Saturday, September 06, 2008


ו' אלול התשס"ח
Belz 8

If you watched the video linked in my previous entry, one idea David Icke brought out in it is the idea that the things we fear are attracted into our lives by virtue of our fear of them. Likewise, Reb Newman of Mystical Paths expresses the same idea in his post today (now Sunday in Israel), writing, "there is anecdotal evidence and books written about the phenomenon of attracting things we are afraid of into our lives."

Given that I have come upon one idea from two seemingly very different and opposite sources - one a New Age spiritual teacher and the other an Ultra-Orthodox religious teacher - I ask myself what major fears I have had during my life:

1. That I would end up stuck working in a nursing home. I greatly feared this in nursing school, and this fear indeed materialized in my life. I've worked on and off in nursing homes for as long as I've been a nurse, even working in one part time for extra money while employed full time as a research biochemist for a pharmaceutical company. Interestingly, I no longer fear working in a nursing home and actually enjoy my current job working with data - in a nursing home. In fact, I recently declined a research position and accepted the job I currently hold, in a nursing home.

2. That I would live my life without the true love of a husband. I like being alone at this point in my life. More importantly perhaps, my soul would not have developed as it has had it been tied to someone else. Being alone has provided the freedom to grow to experientially realize the true potential of my own uniqueness.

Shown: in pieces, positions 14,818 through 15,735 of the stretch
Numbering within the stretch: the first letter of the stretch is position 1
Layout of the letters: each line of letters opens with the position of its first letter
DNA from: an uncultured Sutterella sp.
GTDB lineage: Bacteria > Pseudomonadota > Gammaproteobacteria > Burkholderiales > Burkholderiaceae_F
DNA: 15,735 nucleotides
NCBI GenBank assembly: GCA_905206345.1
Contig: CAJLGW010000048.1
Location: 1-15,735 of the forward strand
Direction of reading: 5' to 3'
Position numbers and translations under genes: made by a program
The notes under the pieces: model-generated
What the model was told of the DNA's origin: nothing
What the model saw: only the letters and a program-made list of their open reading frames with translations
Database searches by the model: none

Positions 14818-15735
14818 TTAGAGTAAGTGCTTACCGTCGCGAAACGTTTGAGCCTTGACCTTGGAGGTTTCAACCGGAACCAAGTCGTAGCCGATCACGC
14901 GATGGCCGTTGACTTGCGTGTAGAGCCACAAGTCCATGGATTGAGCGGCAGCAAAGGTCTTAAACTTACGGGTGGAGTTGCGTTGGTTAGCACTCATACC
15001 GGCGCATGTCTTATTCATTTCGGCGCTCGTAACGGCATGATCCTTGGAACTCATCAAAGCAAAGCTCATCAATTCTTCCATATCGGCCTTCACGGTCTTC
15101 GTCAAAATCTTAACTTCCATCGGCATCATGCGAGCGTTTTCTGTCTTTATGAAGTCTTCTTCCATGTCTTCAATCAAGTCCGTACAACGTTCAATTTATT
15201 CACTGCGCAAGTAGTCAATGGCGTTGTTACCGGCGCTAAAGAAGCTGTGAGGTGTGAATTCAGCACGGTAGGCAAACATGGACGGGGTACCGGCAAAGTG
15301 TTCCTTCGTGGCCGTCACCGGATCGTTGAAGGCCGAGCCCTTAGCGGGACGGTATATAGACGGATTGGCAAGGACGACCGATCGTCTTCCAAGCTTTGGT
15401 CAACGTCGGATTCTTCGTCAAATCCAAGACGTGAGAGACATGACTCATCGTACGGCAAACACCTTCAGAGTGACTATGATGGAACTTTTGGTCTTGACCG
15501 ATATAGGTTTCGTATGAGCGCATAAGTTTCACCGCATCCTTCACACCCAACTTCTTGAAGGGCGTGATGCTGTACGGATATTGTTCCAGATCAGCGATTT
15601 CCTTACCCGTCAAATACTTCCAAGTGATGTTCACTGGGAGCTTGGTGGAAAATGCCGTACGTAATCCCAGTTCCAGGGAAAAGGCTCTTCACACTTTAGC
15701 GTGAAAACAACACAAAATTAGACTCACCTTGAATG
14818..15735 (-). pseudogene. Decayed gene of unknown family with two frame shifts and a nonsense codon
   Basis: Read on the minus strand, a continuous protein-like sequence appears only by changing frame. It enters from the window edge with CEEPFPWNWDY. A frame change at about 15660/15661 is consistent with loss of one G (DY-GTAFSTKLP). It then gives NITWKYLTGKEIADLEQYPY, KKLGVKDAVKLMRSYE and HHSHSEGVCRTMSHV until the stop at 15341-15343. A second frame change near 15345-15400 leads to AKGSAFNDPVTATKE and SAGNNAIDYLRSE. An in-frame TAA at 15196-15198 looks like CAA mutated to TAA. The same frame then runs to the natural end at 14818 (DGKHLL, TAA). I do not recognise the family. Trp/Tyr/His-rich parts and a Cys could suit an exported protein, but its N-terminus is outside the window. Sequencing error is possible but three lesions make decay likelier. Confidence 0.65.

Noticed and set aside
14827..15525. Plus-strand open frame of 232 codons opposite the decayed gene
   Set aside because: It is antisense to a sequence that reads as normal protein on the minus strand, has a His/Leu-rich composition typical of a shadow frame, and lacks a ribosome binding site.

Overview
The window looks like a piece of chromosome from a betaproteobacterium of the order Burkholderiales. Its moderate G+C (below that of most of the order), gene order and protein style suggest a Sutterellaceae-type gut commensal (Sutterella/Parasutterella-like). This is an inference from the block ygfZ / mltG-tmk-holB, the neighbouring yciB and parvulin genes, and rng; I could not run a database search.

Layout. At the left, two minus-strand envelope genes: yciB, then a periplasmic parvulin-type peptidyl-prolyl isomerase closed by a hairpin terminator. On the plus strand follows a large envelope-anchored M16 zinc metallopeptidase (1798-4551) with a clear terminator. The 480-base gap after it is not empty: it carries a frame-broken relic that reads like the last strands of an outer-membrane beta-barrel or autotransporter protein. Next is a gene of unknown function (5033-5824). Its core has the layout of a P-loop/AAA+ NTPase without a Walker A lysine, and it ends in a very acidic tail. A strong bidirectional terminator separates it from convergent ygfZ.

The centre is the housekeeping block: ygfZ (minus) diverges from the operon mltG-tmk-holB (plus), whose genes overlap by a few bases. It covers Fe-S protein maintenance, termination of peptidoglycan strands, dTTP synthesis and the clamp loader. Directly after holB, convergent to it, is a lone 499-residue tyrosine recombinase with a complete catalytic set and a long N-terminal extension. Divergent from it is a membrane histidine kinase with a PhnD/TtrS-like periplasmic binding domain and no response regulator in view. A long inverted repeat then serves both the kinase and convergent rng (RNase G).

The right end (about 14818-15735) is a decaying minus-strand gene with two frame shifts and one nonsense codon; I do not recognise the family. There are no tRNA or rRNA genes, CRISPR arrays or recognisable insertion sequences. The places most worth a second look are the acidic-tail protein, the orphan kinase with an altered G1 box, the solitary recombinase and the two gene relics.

3. That I would be homeless. I've been homeless now for over a decade. Needless to say, I no longer fear it.

4. That I would be a failure or be seen as a failure. No problem here. Been there, done that many times over. I am a success at being a failure!

5. That I fit nowhere, in no community. I am a shamanic Jewitch in a coven of one. Sigh. For my friends online, who accept me as I am, I give loving thanks.

6. That I have not been a good mother. The chaos of my life has not only affected me, it has been paid for by my children and family as well. I have feared failing them more than I have feared failing the world. Today, I look at my children, my grandchildren, and my family and I see that in being a bad mother (as the world may judge me), that I have been a good mother and have taught my children the most important lesson of life - to dare to be true to themselves. This is a spiritual legacy I bequeath to my descendents.

So, these have been the big fears of my life, none of which I fear any longer. I suppose this realization fits with the "fearless" dream I had last shabbat ... The Magic Chair Of Machar Chodesh.

1 comment:

Rabbi Lars Shalom said...



Dare to be true to yourself.